Summer Reading is now in full swing. As of June 12, there were 142 preschoolers, 549 school-age children, and 72 teens registered for summer reading, and 81 adults have reported reading 79 books. This auspicious beginning is likely related to our Youth Services staff visits to the Shaker elementary schools to promote the programs, along with the excellent staff and Board participation in the City’s Memorial Day Parade. The Book Cart Brigade was again on a roll and we heard many “We love the Library” comments. Thank you to all who helped to make our presence known.
Our Sounds of Summer Kickoff event on June 5 at Main Library was a successful collaboration with the Shaker Schools Family Engagement Team and the City Recreation department. Library staff pitched in to make it a fun family evening that celebrated the end of the school year and the beginning of summer reading.
Our children’s reading program this summer is Reading Sounds Good: Tune In. Our graphics and activities focus on the theme of music and so we apply that theme to reading. Musicians get better with practice and children become better readers with practice. It doesn’t matter what they read, as long as they are engaged and read every day. We want them to fine tune their reading so they will be ready for school in the fall. Don’t let their instruments get rusty! We encourage all parents and caregivers to bring their children to the library. Let us help them chose a book they will love this summer―and they will be better readers for it when school begins this fall!
This summer our staff has extended its outreach. They will provide a rotating collection for the Shaker Schools Summer Exploration Learning and Fun camps (SELF) and will make weekly visits to share stories and encourage reading.
Thanks to the Friends of the Shaker Library for its sustained support for summer reading. This year, they applied for and received a grant from Aldi’s, which will be used to purchase snacks for our Snacks and Stories for Summer Afternoons.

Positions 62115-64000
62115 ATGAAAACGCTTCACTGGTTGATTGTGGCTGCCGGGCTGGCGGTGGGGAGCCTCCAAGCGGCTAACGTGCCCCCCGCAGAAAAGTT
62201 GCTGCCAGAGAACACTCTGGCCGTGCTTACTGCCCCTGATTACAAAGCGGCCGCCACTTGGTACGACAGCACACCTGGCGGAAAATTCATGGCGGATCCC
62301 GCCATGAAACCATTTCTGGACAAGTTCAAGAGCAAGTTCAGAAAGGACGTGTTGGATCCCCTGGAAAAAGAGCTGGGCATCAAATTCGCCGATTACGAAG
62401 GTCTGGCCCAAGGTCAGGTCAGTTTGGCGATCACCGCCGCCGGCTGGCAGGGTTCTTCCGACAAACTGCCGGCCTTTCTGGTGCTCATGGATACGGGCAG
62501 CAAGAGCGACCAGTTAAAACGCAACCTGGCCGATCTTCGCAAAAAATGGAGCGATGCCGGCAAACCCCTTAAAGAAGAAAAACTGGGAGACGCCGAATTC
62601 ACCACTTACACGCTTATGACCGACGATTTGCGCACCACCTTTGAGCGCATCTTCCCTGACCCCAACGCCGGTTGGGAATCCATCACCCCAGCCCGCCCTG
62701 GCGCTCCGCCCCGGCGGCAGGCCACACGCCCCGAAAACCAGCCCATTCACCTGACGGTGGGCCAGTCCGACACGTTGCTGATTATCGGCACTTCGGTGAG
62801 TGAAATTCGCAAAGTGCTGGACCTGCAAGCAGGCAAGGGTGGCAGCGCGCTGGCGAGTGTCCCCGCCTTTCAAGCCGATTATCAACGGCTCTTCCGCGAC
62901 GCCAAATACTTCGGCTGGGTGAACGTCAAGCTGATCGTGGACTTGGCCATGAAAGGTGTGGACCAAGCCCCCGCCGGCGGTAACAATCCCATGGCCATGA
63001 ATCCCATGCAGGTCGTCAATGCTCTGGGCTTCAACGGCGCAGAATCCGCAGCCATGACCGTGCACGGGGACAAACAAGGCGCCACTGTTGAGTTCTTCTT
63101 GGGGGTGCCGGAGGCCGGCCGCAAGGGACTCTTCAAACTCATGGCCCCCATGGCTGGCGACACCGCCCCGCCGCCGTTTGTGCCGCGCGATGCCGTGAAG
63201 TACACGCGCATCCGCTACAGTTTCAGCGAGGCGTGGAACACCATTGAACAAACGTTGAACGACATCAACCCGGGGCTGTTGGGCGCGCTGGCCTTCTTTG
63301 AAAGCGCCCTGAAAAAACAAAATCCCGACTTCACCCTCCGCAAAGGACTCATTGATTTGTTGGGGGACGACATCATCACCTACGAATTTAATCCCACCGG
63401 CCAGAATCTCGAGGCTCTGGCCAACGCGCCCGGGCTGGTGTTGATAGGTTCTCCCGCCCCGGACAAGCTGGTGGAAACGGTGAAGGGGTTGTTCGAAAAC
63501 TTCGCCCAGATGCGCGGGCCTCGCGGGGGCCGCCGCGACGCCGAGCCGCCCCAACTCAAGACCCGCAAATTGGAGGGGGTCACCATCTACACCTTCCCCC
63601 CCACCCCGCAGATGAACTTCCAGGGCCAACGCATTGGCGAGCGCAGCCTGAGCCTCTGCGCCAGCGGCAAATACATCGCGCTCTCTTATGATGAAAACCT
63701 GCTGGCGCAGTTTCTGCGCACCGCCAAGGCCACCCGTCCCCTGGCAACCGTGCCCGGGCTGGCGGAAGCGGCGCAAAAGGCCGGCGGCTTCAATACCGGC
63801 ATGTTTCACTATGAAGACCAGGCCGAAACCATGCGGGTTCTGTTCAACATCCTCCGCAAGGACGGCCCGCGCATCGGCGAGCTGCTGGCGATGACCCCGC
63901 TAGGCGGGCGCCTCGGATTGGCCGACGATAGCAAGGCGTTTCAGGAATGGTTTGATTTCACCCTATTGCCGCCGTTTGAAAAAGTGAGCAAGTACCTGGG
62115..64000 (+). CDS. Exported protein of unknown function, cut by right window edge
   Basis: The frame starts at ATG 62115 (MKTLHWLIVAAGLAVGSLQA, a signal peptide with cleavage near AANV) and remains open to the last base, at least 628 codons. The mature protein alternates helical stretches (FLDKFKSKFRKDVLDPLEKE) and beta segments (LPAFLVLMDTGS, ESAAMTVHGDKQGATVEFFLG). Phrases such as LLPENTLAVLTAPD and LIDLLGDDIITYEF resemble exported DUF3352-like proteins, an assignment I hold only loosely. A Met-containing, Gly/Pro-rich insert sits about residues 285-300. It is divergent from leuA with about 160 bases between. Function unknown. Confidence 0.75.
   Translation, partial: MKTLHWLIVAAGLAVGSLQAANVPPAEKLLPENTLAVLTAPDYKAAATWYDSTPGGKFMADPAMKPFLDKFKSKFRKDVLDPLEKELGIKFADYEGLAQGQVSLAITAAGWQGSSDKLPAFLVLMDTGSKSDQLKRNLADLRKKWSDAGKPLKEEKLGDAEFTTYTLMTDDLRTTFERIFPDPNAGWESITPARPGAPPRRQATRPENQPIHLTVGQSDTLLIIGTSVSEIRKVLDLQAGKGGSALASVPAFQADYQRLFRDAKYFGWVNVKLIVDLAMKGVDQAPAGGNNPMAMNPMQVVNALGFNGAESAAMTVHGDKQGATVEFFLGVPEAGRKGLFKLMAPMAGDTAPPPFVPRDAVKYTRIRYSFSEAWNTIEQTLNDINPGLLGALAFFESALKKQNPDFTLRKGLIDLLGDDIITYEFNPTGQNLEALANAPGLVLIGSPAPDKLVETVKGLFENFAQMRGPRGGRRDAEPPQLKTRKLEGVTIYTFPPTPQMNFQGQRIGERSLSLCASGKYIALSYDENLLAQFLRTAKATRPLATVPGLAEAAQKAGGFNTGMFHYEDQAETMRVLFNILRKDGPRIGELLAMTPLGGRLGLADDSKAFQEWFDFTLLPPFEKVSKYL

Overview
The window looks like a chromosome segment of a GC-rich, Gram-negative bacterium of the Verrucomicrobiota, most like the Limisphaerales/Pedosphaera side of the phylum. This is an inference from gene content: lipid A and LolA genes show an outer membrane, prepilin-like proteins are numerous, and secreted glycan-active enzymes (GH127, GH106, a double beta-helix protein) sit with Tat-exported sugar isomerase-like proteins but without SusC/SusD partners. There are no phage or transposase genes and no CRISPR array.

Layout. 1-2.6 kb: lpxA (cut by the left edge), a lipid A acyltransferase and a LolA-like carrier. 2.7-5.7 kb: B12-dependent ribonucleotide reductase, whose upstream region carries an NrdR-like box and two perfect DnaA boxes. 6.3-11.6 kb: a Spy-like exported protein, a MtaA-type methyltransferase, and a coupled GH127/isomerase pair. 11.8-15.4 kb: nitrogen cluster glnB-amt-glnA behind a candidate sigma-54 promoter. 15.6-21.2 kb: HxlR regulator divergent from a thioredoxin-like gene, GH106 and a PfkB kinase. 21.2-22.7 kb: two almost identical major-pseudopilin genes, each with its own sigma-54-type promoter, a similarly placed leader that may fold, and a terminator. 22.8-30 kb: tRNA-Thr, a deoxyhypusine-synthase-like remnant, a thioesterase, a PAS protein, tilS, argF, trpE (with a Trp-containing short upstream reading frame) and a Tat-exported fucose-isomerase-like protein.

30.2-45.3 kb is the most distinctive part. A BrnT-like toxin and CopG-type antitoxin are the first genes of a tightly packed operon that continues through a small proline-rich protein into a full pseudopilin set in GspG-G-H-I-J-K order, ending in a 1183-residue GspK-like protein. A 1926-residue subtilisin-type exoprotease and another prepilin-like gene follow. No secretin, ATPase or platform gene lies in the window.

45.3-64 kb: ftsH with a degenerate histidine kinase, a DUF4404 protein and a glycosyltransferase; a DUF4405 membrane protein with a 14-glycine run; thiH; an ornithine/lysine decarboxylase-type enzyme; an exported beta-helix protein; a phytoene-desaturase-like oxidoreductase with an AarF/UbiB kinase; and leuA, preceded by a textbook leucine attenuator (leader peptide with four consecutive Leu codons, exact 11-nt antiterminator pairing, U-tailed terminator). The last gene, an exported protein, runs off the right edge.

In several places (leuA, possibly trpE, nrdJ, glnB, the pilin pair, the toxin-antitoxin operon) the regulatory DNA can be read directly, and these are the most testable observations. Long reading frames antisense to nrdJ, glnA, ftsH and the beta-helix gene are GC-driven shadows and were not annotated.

At the end of May, Sisters in Crime Northeast Ohio presented the Library with a $1,000 check. Since the organization’s mission is “to promote the ongoing advancement, recognition and professional development of women crime writers,” we will use the money to purchase books by women crime writers.
News on State Library Funding continues to be disappointing. The graph at left is a visual representation of the Ohio Public Library Fund. Public libraries are receiving $119 million LESS in state funding than what they received in 2001–a 24% reduction in funding over the last 15 years with no adjustment for inflation. Recently, The Ohio House passed its version of the state budget lowering the Public Library Fund (PLF) for the next two fiscal years to 1. 66%. The Senate’s version of the bill is anticipated to reset the PLF at 1.68% (down from the current 1.7%) of the State’s General Revenue Fund. (GRF).
Ohio’s public libraries have the highest use per capita in the nation and continue to be a sound investment. Every $1 spent by Ohio’s public libraries yields a $5 return on investment. We know that Ohioans value their public libraries and we have urged the Senate to maintain the Public Library Fund.
On a happier note, please be sure to check our website calendar and choose from the many exciting summer reading activities we have planned for you. Connect. Read. Learn. Grow.